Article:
Using “a” and “an” Before Words
Raphael asks: When should I use “a” and when should I use “an” before the different words? For example, should I say “a hour” or “an hour?” I stumble over this everytime and dont’t know if I’m getting it right, as I’m not speaking and writing English natively.
The rule states that “a” should be used before words that begin with consonants (e.g., b, c ,d) while “an” should be used before words that begin with vowels (e.g., a,e,i). Notice, however, that the usage is determined by the pronunciation and not by the spelling, as many people wrongly assume.
You should say, therefore, “an hour” (because hour begins with a vowel sound) and “a history” (because history begins with a consonant sound).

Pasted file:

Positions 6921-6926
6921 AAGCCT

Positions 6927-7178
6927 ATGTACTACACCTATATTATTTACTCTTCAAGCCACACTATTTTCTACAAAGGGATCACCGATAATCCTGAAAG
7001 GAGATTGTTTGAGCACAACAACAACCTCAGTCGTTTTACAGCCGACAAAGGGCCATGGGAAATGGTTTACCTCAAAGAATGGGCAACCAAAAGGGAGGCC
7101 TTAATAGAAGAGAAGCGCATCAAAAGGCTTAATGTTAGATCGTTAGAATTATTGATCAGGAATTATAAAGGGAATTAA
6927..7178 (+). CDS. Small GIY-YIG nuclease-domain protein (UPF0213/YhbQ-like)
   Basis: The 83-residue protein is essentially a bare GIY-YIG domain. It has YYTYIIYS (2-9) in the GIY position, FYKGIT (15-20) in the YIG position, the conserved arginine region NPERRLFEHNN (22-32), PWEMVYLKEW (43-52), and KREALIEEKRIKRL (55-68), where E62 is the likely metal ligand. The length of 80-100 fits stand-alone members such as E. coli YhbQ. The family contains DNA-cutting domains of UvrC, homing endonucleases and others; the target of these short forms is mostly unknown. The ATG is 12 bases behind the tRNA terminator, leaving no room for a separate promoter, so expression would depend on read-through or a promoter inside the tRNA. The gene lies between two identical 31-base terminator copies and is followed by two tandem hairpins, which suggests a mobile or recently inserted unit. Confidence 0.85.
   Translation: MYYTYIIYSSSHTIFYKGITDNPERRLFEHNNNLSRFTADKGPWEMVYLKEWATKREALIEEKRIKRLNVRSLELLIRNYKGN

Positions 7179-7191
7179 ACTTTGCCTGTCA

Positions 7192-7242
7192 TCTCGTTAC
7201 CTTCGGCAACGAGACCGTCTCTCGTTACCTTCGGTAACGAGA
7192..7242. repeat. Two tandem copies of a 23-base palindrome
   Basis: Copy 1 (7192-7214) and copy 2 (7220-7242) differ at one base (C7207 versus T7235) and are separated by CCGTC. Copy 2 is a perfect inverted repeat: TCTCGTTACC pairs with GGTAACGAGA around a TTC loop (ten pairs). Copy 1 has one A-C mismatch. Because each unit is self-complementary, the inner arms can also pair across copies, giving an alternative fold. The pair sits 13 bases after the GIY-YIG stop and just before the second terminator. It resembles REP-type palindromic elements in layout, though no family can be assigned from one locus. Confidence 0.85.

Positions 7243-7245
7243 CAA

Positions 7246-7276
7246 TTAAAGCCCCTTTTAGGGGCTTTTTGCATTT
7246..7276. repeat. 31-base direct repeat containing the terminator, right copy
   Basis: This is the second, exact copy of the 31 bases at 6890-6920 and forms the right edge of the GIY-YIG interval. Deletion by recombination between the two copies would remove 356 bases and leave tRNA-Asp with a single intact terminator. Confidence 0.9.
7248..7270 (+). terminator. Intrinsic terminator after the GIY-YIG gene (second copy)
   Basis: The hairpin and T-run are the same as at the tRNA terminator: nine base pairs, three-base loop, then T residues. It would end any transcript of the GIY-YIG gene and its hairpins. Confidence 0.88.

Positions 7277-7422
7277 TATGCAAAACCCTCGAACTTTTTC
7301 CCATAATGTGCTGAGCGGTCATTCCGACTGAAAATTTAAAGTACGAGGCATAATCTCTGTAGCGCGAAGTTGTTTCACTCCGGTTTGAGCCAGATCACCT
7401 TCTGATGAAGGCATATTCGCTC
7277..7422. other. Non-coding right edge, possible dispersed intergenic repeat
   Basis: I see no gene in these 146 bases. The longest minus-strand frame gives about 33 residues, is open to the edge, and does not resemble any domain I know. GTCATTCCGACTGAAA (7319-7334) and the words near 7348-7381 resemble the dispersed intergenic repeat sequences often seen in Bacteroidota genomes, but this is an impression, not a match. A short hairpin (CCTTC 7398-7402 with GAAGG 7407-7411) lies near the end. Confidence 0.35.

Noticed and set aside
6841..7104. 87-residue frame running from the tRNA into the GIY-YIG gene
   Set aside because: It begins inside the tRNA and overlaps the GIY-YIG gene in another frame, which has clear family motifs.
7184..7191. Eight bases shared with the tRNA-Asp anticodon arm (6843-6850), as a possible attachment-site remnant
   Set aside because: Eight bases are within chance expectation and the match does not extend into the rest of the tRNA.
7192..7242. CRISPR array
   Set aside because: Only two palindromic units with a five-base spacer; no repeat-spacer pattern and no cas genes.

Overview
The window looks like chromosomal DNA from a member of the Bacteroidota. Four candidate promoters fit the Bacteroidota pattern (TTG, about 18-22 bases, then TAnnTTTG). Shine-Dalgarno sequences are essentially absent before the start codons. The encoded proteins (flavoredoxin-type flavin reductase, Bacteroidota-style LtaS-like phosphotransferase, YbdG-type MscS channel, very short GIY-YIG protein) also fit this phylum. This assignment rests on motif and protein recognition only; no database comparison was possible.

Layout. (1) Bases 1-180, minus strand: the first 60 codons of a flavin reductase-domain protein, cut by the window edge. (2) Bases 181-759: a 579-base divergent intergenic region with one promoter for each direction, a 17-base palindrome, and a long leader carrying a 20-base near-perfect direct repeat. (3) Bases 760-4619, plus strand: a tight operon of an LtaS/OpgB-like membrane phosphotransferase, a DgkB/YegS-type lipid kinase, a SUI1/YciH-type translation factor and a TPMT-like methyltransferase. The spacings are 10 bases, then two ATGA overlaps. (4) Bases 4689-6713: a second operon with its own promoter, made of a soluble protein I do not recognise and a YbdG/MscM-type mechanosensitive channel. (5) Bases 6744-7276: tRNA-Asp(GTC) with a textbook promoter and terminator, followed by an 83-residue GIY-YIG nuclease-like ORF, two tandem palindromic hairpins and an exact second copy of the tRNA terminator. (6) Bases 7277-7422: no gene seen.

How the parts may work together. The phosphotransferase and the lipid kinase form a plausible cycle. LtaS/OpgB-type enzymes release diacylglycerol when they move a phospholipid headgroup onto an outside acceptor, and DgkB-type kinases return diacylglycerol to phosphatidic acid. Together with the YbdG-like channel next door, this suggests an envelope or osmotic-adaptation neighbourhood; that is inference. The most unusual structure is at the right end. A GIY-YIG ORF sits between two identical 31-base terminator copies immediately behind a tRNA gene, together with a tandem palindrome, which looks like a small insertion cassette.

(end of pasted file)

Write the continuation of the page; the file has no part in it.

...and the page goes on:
Similarly you should say “a union” even if union begins with a “u.” That is because the pronunciation begins with “yu”, which is a consonant sound.
Deciding which version you should use with abbreviations is the tricky part. First of all you need to understand if the abbreviation is pronounced as a single word or letter by letter.
While we say “a light-water reactor,” the abbreviation is “an LWR.”
Similarly, you should use “an NBC reporter” (because “NBC” is pronounced “enbisi”) and “a NATO authority” (because “NATO” begins with a “ne” sound).
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